Photo of Thamnophis elegans terrestris from San Mateo county California (photo by Robert Hansen).
Next steps for this research. Some questions I would like to explore further would focus on the biogeographic patterns in T. e. vagrans, which has the largest range of the three subspecies. Our current analyses suggest some interesting patterns that divide the subspecies into two clades that represent the Pacific Northwest and the arid Southwest. Finer-scale work on T. e. vagrans would also fill in a knowledge gap regarding the influence of features like the Rocky Mountains, Colorado Plateau, and Columbia Plateau on patterns of diversification. The admixture we recovered between T. e. elegans and T. e. terrestris also warrants further investigation. However, increased genomic and specimen sampling would be needed to understand the genomic consequences of admixture.
Photo of Thamnophis elegans vagrans (photo by Robert Hansen).
If you could study any organism on Earth, what would it be? I thoroughly enjoy using garter snakes (Thamnophis) to investigate evolutionary questions. This group of organisms has been very influential in my research career and my interest in reptiles. They were one of the most common species I would catch in my youth, and it’s been a joy to work with them in a more academic and professional setting.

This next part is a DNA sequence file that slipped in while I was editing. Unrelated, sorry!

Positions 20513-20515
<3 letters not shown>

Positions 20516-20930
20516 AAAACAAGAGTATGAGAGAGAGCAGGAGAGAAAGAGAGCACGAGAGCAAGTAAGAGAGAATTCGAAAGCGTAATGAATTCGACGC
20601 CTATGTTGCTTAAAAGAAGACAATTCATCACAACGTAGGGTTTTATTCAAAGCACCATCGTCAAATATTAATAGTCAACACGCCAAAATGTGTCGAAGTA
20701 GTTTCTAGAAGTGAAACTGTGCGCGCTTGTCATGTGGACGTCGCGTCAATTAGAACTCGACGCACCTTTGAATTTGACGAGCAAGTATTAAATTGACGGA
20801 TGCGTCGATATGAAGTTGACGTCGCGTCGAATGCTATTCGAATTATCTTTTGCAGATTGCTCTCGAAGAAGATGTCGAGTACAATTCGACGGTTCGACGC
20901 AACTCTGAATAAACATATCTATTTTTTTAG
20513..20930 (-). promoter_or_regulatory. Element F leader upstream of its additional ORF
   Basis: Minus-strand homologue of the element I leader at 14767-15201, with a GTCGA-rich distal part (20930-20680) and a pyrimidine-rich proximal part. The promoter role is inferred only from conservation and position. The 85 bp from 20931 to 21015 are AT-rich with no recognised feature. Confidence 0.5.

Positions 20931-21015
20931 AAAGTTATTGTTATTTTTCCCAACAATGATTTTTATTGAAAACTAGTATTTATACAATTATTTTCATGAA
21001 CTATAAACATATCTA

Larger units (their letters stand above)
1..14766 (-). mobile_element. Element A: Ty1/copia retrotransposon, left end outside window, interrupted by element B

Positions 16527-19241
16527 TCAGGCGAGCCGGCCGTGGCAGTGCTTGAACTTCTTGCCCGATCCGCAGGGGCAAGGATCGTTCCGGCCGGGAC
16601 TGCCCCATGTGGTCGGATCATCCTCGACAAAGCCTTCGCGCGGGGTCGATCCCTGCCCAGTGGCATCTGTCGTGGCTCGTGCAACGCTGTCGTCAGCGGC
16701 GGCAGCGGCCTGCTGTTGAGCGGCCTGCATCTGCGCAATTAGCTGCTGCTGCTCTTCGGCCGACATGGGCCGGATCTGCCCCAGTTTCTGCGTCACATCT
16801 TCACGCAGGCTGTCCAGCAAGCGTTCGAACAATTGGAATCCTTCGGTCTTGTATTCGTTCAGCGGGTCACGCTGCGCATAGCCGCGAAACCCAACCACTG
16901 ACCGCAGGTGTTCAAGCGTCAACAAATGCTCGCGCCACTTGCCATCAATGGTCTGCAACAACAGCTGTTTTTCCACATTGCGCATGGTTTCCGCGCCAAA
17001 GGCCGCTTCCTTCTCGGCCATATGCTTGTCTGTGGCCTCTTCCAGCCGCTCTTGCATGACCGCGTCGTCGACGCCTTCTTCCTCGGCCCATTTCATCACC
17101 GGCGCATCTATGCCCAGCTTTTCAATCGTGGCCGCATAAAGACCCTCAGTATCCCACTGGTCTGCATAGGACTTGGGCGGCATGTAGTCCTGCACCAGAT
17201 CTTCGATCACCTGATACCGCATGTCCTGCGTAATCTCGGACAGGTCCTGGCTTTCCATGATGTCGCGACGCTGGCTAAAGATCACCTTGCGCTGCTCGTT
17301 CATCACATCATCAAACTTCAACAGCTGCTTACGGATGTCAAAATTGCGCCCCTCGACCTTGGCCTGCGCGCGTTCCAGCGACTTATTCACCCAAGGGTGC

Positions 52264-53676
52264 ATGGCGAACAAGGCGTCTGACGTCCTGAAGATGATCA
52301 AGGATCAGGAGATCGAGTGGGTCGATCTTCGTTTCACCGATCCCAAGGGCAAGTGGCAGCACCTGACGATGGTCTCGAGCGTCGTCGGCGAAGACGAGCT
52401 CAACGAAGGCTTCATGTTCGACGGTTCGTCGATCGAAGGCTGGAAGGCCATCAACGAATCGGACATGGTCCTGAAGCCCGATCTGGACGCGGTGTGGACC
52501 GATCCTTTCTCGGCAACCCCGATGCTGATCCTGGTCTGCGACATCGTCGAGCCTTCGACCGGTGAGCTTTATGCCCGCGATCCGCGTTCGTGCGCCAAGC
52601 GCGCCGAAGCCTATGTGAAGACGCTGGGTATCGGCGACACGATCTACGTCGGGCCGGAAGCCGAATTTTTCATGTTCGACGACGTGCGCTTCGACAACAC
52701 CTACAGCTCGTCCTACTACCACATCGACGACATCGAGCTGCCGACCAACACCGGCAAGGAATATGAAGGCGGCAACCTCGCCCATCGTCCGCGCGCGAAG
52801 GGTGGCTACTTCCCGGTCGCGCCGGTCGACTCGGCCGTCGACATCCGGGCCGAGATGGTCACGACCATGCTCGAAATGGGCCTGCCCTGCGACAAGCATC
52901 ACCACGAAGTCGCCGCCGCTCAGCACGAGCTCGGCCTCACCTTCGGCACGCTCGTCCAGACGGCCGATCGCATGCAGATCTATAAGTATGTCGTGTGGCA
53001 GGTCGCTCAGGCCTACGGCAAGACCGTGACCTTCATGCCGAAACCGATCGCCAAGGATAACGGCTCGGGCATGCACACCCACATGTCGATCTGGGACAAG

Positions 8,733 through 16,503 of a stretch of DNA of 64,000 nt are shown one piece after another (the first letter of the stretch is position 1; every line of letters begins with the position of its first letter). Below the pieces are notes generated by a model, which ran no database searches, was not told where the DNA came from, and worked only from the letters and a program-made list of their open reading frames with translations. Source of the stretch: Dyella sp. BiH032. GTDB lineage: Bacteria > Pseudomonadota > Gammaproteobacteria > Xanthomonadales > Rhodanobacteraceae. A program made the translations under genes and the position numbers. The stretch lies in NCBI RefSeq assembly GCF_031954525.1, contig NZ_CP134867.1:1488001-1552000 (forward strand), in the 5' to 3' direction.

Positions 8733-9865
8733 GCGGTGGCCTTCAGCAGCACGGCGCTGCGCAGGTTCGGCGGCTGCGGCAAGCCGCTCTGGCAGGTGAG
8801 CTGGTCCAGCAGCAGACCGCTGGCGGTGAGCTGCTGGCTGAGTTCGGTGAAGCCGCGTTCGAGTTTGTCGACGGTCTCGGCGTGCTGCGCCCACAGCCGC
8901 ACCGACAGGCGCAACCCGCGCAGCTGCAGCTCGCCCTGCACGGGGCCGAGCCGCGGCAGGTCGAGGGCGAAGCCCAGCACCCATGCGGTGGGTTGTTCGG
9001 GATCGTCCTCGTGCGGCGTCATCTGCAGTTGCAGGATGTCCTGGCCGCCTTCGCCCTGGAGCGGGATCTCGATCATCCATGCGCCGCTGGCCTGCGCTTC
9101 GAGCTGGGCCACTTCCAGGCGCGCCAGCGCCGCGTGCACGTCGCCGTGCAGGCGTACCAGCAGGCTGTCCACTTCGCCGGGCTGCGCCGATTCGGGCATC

Educational outreach event at the University of Nevada Reno Natural History Museum. Showing the arboreal ability of my Morelia spilota.
Anything else to add? Much of my enthusiasm for the natural world was fostered during family trips to California National Parks. Also, probably why I started collecting Junior Ranger badges. However, during these trips, my father would encourage my siblings and I to explore the outdoors. I was not only captivated by the overwhelming landscapes but also the ecological and evolutionary patterns I would observe. These experiences helped me develop my aspirations of conducting scientific research and learned the value of asking questions. This is why I am very passionate about scientific outreach and hands-on learning. I believe curiosity can’t be taught, and that it could only be nurtured. It is up to current researchers to help encourage future generations to continue to ask questions.